Dave: I love one of the quotes in your book, which you are sort of hitting on right now. You just said it this way: “The thing your son or daughter is saying to dad”—here’s how you wrote it; I’m sure you remember this—“Dad, I believe four words capture the heart’s desire of nearly every teen: ‘I want my father.’” When I read that, I just thought, “That is so true.” They may not show it; they may not ask for it, but deep down, that’s what they are longing for; right?—the father’s heart.
Jeffrey: They want their father. The story you’re referring to there is the story from The Princess Bride movie: Inigo Montoya and the six-fingered man, who had killed Inigo Montoya’s father. He [Inigo] wants to avenge his father’s death, and he finally has that opportunity. The six-fingered man is offering him anything he wants; he said, “I just want my daddy back.”
Jeffrey: The heart’s cry for all of us listening, that were born because of that relationship, that we have imbedded within us to have that tangible relationship with our Father in heaven. We also long for that in our relationship with our father here on the planet. That’s really powerful. I think about those words; and I remember writing that, thinking about my daddy and his impact in my life as I wrote that.
Bob: You’re a parent of two teenage daughters. You and your wife bring different things to the equation. When you think about what a dad can bring that a mom can’t bring, is there anything that jumps out at you to say, “This is just a unique area where a dad can bring affirmation or encouragement that it’s not going to work as well for a mom to try and do it”?
Jeffrey: Well, I can’t say that I know it’s not going to work as well because I’m not mom—but I can say this—from countless conversations with boys and men of all ages, and knowing my struggle as a man, I think about—when we write about this a lot in the book—the challenge that our boys are facing today with lust. I know, from a man’s perspective, I’ve got that. Every man listening today—there are really two types of men in the room—those who admit that they struggle with lust and those that lie about that struggle.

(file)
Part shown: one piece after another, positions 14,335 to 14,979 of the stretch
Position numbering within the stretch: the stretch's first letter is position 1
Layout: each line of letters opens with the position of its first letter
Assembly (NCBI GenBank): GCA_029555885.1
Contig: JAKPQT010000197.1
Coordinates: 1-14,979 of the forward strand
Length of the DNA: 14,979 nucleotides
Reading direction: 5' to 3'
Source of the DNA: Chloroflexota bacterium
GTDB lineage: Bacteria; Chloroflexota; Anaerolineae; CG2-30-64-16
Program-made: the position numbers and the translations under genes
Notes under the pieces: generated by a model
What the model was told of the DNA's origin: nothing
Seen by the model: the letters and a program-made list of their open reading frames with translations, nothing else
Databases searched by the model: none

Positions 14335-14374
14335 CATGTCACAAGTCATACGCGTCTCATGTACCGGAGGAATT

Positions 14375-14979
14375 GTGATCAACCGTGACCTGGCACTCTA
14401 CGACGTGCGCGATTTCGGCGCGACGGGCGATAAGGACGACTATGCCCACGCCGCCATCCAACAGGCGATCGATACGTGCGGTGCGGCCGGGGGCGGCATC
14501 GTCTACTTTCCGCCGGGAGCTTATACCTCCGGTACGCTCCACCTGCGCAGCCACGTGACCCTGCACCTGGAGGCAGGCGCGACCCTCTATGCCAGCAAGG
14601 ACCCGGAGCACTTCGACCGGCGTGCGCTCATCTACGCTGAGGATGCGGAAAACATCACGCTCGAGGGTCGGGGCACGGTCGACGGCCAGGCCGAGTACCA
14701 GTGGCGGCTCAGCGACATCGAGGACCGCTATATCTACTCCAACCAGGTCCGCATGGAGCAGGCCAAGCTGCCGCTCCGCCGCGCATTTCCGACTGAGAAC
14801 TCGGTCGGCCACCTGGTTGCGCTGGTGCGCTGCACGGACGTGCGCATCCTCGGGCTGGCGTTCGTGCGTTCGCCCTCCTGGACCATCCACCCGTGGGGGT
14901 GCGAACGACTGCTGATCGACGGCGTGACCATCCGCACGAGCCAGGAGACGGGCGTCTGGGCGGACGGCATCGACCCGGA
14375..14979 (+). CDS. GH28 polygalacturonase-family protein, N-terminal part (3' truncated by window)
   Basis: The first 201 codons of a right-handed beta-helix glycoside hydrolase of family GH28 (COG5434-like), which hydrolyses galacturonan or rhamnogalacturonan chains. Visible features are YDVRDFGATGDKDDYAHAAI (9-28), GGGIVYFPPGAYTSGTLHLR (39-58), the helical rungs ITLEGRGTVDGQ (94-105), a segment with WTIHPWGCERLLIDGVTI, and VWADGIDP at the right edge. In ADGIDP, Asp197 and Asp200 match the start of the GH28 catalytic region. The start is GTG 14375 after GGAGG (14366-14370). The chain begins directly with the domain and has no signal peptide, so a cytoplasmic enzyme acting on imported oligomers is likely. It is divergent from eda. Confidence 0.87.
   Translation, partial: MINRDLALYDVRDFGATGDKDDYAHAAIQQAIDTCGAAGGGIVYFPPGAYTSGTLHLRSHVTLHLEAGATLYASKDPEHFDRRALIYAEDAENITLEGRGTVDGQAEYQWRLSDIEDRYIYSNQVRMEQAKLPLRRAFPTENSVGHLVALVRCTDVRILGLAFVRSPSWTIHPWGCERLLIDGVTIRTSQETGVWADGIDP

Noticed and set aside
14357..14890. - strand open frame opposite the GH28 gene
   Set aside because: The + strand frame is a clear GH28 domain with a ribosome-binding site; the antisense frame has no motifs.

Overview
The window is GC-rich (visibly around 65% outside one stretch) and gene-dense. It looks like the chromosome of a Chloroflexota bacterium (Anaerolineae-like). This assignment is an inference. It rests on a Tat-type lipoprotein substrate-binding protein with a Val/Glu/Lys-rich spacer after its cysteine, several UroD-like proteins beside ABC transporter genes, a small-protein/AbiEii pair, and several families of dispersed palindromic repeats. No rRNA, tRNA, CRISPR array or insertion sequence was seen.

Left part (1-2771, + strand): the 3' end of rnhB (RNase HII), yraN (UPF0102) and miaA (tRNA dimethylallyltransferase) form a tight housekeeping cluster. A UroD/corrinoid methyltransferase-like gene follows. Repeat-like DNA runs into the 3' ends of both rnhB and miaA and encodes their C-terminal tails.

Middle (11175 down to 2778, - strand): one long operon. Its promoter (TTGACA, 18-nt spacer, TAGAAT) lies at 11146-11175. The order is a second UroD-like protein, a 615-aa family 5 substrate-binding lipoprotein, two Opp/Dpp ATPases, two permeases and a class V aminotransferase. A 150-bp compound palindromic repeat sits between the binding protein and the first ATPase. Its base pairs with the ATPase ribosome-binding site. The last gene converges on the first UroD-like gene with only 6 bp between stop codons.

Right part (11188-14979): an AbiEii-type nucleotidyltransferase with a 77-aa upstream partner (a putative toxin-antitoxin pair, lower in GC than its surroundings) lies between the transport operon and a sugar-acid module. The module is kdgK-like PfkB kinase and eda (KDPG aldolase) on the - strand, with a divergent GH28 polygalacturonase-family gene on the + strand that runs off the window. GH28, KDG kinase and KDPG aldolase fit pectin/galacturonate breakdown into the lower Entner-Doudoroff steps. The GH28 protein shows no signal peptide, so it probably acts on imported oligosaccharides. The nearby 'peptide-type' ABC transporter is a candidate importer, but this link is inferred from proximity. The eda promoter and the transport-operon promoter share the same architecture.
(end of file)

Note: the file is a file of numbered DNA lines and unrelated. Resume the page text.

A father can bring that unique perspective for both a son and a daughter of helping their kids understand the power of the enemy, and that Satan hates us, and he wants to destroy your kid. In the lives of so many children, he has been working through that lust struggle. As a father, I know I bring a unique perspective. Though I don’t have sons in my home, I really can help my daughters understand the struggle a man faces and the struggle that their future spouse, potentially, will face in his life, even after marriage.
Amy and I have worked hard for many years to help our daughters understand love and the power of intimacy and understanding how things can go south really quickly in their dating lives. I would challenge every man listening: “Listen, you have a powerful voice in the room when it comes to the struggle of lust, whether you have a son or a daughter, under your lead; so use that.”
One of our foundational principles—we talked about three of them—number five is: “You’ve got to be willing to go there; you’ve got to be approachable; you have to be un-shockable.” As a man, you bring that unique perspective to the table, specifically when it comes to that struggle of lust, of helping your kids understand how to walk through that.
Dave: How have you done that? How do you talk to your daughters about a man’s struggle with lust?
Jeffrey: We, in our home, have an open policy that nothing is off limits. I remember when my oldest daughter was ten; she said, “Dad, I need to ask you a really important question.” She came into my office.
Dave: It’s in the book. This is a great story, yes.
Jeffrey: She closes the door. I’m thinking we’re going to talk about her day or a new friend she’s met. She gets right up in my face. Anyone listening, who knows my oldest daughter, you know she will call it like she sees it. She gets right in my face and says: “Dad, I have to ask you a very serious question. I just need you to be honest with me.” I said, “Tell me the question.” She said, “No; I need to make sure you’re going to be honest with me.” I’m thinking, “Where are we going with this?” [Laughter]
The question was this—she said, “Daddy, is it true that every 17 seconds guys think about sex?” She had researched for a paper online. An MSN ad popped up, and there it was: “Every 17 seconds, guys think about sex,”—challenging moment but a wonderful moment—I’m thinking, “This is what we’ve been waiting for.” These are the moments—not so much the question about: “How often is Daddy thinking about sex?”—but I want my daughters to know that: “You can come to me about anything.”
Hopefully, every parent listening would say they desire the same; but have you clearly articulated that to your kids?—that: “Mom and Dad are here. We want to be the number one source of truth. We may not have the answer, but we are sure going to go look for it. We want you to see us as approachable/as un-shockable.” That open door policy is so important. For every parent listening today, it is never too late to open that door of conversation; it just begins with authenticity.
Listen, if you aren’t willing to go there, they are going to go somewhere. If they can’t look to you, who are they going to look to? We’ve got to be that open door to say, “You can come to me about anything.”